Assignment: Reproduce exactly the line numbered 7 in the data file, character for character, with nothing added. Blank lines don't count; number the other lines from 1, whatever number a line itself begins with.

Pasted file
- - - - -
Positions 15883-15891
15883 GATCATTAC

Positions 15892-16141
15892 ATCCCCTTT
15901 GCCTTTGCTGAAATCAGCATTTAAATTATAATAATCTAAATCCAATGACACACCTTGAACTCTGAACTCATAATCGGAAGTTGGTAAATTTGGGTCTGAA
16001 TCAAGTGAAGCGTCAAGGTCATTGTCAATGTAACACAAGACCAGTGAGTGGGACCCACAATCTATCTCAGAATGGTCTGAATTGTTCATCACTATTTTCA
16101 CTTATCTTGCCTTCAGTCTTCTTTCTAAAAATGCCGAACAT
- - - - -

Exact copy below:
16101 CTTATCTTGCCTTCAGTCTTCTTTCTAAAAATGCCGAACAT